I met Shawn Sobers when I was doing my Photography degree at the University of the West of England, and he was one of my professors. But that’s just one of the many strings to his bow – Shawn is a filmmaker, photographer, writer and curator, and I always found his community-based practice and his range of interests to be completely inspiring.
We went for a walk along the Avon in Lacock, exploring the landscape where Henry Fox Talbot lived and created processes that gave us modern photography. While we walked, we talked about teaching photography, Shawn’s film practice, his work with National Trust sites helping communities research their links to Transatlantic slavery, and his own role in running a heritage site, curating the Tafari Gallery at Fairfield House, where Emperor Haile Selassie lived in exile in Bath.
Please do forgive the patches of audio problems in the recording. We were walking in the March snow, on a day full of weather warnings, and it proved a bit too much for my audio equipment!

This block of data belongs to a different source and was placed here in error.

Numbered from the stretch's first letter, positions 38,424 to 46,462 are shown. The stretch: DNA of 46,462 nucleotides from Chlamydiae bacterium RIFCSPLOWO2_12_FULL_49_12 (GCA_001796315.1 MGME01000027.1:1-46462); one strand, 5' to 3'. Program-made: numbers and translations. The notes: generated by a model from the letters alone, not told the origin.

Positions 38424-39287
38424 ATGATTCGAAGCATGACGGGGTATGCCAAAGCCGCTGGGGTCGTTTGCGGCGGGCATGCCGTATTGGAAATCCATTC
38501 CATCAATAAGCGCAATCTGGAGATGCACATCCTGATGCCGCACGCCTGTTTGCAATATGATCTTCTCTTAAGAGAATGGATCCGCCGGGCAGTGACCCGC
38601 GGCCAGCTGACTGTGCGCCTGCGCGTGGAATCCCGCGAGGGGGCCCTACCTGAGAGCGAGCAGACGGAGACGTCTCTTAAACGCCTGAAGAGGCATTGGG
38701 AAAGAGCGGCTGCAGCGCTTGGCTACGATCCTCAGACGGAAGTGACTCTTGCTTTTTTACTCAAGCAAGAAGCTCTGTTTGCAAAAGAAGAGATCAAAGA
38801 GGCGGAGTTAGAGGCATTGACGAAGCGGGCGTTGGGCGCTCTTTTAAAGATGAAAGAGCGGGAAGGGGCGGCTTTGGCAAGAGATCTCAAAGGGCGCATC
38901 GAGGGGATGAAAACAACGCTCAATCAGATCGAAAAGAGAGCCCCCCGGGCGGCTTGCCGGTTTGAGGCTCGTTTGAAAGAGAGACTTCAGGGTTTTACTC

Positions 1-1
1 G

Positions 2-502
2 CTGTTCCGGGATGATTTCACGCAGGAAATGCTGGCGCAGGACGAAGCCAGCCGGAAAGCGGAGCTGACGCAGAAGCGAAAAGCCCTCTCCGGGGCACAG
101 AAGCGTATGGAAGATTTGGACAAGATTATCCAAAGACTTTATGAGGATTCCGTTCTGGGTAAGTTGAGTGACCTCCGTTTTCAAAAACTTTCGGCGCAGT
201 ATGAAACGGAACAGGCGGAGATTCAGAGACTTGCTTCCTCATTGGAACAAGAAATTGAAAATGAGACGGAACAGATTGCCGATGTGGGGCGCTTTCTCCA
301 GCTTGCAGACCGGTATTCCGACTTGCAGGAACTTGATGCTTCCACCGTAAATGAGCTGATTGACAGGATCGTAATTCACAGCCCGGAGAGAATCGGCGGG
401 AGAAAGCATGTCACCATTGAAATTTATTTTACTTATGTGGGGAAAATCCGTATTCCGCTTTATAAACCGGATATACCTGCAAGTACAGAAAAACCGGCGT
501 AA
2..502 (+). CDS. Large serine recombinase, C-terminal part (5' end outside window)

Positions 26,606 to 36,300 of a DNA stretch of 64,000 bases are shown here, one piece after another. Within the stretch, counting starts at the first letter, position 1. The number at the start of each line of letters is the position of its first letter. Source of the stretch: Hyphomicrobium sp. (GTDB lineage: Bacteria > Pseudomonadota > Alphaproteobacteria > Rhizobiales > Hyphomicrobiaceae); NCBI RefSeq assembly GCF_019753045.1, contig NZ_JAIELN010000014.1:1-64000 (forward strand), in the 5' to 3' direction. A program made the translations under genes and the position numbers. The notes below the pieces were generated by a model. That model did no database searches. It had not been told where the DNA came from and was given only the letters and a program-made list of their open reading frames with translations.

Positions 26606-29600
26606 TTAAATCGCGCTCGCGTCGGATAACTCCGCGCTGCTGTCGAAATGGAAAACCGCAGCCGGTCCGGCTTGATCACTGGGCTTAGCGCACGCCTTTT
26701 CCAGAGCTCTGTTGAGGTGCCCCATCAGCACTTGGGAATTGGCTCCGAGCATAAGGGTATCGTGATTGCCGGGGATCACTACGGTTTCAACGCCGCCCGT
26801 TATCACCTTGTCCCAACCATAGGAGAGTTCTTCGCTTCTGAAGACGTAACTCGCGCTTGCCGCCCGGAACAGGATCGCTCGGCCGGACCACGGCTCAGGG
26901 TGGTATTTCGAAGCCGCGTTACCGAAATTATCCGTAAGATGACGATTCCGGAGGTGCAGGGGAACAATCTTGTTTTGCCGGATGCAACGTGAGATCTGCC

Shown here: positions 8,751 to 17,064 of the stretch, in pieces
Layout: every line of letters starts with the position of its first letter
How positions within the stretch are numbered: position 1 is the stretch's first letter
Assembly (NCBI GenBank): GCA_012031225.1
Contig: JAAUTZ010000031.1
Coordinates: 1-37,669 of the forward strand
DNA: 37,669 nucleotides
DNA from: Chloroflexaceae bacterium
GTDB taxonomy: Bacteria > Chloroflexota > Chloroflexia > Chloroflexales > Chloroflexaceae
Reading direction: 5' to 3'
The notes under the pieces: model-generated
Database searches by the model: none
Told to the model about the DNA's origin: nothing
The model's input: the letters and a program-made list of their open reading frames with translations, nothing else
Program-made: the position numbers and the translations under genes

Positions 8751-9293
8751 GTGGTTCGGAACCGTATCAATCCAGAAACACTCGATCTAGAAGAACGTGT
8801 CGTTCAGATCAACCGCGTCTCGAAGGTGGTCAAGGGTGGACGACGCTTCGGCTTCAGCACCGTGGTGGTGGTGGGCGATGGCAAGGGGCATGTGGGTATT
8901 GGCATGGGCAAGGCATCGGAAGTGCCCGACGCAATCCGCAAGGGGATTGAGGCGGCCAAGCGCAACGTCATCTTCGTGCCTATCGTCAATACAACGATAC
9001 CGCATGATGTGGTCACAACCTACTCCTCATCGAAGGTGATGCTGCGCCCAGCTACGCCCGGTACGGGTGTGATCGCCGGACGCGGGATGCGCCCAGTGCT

Find out more about Shawn on his website, which has a selection of films we talked about, including his 1999 film on Haile Selassie, Footsteps of the Emperor, his recent art film about the sinking of the SS Mendi, a ship carrying Black South African Labour Corps troops to serve in World War I, and Under The Bridge, the 1990s film for HTV exploring Transatlantic slavery in Bristol, including the River Avon:
I really recommend having a look around Shawn’s website, because we only scratched the surface of his projects and interests. I’d recommend his African Kinship Systems series, and his Red, White and You? project, and of course, his photography and camera phone projects. You can find more of his academic research projects on his UWE staff profile.
Photo used with kind permission of Dr Shawn Sobers.
If you’re interested in following the route we walked, it’s the Lacock Riverside Walk, except we walked more along the riverside, and there are a few of my photos from the walk here. There’s a lot more about Lacock Abbey on the National Trust website, and a good starting point for more about William Henry Fox Talbot’s contributions to photography is his wikipedia.
You can download this podcast directly from the Avon Stories Soundcloud, and sign up for all the future podcasts via the Avon Stories RSS and subscribe on iTunes or Soundcloud to make sure you hear all the future stories. You can also follow the project on twitter and instagram, for regular photos of the rivers and other waters in Bristol.